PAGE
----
Don’t Torture a Duckling (1972)

DontTortureADucklingPosterAfter watching this movie I came to a couple of conclusions. The first is that despite this being directed by their idol, Lucio Fulci, the gorehounds will be somewhat disappointed with it. The second thing I figured out is that in spite of Fulci’s reputation, anyone that enjoys a good, unsettling thriller will come away feeling very satisfied with what they’ve seen. The last and by far the most important thing I learned was that the title refers to a retarded girl’s Donald Duck doll.

Strange things are happening in a small Italian village. Strange things like little boys turning up dead and a dirty woman digging up a little baby skeleton. I suppose that qualifies as strange if you’ve never seen an Italian horror movie before, but those of us in the business see that kind of stuff a couple of times a week.

We also meet three boys who appear to be about ten years of age and are about as familiar with soap as they are with not playing hooky. These are the kind of kids who hang out around the gigantic highway outside their village shooting lizards with slingshots and waiting for fat hookers to drive by.

Guiseppi, the town peeping Tom, is immediately a suspect in the killings the movie details. His antics consist of running up to the house in broad daylight and just looking through holes in the door. Everyone involved knows what he is up to, so he’s not terribly successful. The three boys, who are there to peep as well (this must be what passes for entertainment in small Italian villages) make fun of him and he chases after them threatening to kill them.

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Since this is one of those whodunits where, like Inspector Cloeseau, we suspect everyone and we suspect no one, there are several more characters that get introduced along the way. Some are obviously potential killers, others perhaps not so obvious, but since they all give us their alibis in poorly dubbed English (one of the little boys sounds like he’s about twenty years old) our Spidey sense tingles at all of them.

There’s the daughter of the local rich guy. She’s back from Milan or wherever Italians go when they want to get out of superstitious villages and make it in the big city. She’s living in one of the boy’s homes because she’s recovering from a drug problem.

As part of what I’m assuming is her drug abuse treatment, she sunbathes nude in the room upstairs. This aspect of her treatment is of some interest to the ten year old boy who lives there, and she kind of tries to seduce this kid when he shows up to bring her orange juice.

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The nosy reporter (you didn’t really think an Italian murder mystery movie would travel without one of those did you?) suspects her because the lighter he found is gold and she is the only one with money enough to buy a gold lighter. Sometimes you just have to take those flying leaps of logic to keep the plot chugging along I guess. Naturally, she immediately owns up to it, but denies being the killer.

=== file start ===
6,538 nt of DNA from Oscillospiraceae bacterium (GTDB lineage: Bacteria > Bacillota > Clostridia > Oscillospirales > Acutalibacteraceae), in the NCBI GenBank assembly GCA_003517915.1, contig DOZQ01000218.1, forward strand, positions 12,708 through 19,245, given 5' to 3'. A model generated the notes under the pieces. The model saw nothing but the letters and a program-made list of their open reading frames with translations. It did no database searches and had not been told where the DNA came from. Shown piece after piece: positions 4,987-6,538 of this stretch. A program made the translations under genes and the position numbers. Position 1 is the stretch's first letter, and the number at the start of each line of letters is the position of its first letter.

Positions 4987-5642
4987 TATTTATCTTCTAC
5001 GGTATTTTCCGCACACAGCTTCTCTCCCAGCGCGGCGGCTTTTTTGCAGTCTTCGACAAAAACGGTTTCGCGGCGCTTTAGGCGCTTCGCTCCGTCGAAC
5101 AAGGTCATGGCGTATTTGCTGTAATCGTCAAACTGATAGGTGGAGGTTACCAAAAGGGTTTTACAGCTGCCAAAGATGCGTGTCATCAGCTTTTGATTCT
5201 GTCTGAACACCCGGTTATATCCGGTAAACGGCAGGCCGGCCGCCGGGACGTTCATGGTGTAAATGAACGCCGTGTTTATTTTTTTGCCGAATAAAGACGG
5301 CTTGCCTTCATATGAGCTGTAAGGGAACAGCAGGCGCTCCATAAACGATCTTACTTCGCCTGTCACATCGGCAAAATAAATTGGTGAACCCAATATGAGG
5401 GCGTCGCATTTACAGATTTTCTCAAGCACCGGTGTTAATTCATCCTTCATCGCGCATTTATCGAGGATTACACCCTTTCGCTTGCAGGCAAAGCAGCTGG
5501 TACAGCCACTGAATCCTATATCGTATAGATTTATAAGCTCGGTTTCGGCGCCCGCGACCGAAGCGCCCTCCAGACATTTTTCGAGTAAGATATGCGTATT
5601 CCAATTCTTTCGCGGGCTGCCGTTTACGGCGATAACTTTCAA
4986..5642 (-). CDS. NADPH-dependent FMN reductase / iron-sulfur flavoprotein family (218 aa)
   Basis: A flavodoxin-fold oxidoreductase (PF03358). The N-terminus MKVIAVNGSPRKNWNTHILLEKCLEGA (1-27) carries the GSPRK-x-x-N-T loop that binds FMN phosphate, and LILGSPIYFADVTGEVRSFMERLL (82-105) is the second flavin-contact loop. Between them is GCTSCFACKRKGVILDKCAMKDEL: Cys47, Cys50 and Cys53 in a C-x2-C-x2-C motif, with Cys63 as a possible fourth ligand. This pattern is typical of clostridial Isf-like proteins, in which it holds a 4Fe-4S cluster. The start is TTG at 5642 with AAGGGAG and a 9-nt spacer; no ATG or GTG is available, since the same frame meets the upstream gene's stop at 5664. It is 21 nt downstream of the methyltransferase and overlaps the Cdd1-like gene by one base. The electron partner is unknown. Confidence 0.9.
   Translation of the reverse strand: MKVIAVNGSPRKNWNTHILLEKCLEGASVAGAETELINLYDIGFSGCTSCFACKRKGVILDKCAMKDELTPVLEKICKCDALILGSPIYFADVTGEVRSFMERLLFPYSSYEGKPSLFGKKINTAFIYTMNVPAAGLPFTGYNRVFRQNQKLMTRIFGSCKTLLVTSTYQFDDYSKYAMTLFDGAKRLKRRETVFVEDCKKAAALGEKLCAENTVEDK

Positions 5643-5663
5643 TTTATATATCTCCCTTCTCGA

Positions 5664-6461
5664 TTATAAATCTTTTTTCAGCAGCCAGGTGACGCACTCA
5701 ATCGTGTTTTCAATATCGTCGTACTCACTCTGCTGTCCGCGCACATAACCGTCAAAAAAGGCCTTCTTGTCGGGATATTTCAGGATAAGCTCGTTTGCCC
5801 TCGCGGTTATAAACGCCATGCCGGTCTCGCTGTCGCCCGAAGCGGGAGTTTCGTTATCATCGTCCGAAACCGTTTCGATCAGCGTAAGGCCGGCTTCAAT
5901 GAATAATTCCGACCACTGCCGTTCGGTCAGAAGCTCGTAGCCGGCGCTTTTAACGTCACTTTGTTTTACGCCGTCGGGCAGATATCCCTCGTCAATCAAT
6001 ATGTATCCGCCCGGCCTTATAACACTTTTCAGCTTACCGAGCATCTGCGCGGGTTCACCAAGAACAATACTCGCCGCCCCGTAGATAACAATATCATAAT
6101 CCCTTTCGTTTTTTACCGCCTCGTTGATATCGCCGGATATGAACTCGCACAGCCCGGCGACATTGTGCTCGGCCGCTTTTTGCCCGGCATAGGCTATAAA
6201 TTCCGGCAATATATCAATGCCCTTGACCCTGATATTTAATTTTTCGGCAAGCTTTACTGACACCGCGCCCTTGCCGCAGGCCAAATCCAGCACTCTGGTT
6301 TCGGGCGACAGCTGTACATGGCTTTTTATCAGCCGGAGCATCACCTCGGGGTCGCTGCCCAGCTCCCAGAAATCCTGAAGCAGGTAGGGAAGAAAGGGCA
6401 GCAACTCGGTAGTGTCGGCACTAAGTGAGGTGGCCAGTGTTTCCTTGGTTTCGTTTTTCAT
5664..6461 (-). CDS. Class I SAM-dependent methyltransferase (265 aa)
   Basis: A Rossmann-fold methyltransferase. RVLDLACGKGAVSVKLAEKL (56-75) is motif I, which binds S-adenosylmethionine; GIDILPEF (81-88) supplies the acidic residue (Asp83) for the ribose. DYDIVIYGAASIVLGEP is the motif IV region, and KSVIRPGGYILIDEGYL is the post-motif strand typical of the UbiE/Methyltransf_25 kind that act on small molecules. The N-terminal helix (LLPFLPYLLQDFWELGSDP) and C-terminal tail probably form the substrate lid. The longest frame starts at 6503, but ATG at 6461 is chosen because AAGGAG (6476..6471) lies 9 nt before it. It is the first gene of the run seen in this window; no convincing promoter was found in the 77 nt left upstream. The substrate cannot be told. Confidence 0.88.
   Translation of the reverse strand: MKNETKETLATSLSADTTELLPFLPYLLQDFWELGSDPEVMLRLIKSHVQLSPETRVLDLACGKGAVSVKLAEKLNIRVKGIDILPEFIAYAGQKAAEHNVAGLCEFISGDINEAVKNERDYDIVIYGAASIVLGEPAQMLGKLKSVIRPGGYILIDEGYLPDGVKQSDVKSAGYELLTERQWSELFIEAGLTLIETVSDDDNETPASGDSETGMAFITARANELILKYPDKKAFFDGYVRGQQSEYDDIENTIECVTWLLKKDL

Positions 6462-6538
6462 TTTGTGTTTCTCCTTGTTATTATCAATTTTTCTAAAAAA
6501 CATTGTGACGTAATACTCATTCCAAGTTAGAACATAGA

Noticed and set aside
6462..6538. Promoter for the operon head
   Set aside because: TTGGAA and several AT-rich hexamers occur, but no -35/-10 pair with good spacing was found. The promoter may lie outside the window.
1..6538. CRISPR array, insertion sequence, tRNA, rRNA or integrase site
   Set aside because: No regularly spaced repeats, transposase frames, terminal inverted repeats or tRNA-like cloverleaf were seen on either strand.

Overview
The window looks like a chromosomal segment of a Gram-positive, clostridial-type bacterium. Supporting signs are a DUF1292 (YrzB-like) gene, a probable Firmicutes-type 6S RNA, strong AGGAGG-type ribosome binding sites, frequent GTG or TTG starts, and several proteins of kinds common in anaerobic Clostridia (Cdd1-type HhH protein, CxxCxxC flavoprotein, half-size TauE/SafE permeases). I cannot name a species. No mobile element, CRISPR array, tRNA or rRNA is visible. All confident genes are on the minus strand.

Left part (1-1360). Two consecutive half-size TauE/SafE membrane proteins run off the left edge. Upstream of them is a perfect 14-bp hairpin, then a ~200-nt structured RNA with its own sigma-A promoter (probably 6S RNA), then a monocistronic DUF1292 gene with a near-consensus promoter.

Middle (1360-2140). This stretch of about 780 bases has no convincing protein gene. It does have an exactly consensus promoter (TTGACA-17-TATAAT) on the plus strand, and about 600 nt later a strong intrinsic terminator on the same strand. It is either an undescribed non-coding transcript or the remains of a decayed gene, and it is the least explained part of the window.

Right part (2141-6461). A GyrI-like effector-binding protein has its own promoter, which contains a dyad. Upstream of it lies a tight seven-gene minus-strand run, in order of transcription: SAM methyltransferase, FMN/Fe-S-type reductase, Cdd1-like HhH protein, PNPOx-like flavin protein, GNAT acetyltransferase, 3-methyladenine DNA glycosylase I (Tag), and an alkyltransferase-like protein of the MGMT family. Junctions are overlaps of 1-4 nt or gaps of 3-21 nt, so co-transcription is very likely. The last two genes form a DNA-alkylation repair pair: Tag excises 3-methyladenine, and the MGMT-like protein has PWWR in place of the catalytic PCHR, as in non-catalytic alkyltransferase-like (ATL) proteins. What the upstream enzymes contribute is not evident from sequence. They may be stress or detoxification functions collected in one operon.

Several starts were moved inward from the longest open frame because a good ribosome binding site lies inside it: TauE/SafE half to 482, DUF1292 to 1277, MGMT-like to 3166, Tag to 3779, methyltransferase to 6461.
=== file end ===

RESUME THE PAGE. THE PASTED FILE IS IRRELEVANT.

The peeping Tom is busted for picking up some ransom money on one of the boys, but it turns out he was just scamming the parents and didn’t know anything about the murders.

So, if he didn’t do it and the rich, naked chick didn’t do it, who did? Surely you don’t suspect the local witch, who spends most of her time making furtive movements whenever she’s out and about. Well, that and her full time job appears to be making voodoo dolls of the boys and gleefully sticking pins in them.

She also has this habit of carting around that little baby skeleton. The police decide that they need to pay a visit to the old warlock that lives on the other side of town and who rooms with the young witch.

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We learn about the origin of the baby skeleton and that these dang kids tried to dig it up! What is with these kids over there? Torturing lizards, peeping fat hookers, grave robbing dead babies, trying to hook up with a druggie hoochie – it’s like a whole town full of Dennis the Menaces or something!

The police question the witch and release her since they don’t really accept her confession that she did everything with voodoo. For some reason, the witch then decides this would be the perfect time to bury her devil-baby skeleton in the city graveyard!

Since this is a town of strong Christians, they don’t cotton much to devil spawn being interred with all the goody-goodies. A couple of guys with log chains show up and trap her in the cemetery resulting in a brutally effective sequence.

The ending of the movie is a very good one with lots of doublecrosses, shocking revelations, and a climatic mountaintop fight that will actually have your pulse racing a little bit. Fulci even manages to work in some completely gratuitous gore which would have been right at home in his movies such as City Of The Living Dead.

Despite that, this is not the typical effort he became known for starting with Zombie and it easily stands out as one of his best films. He eschews the typical blood and pig guts motif that those later movies were awash in and instead focuses on a variety of characters and a story that drums up a good deal of suspense. The fat hookers don’t hurt either!

© 2013 MonsterHunter

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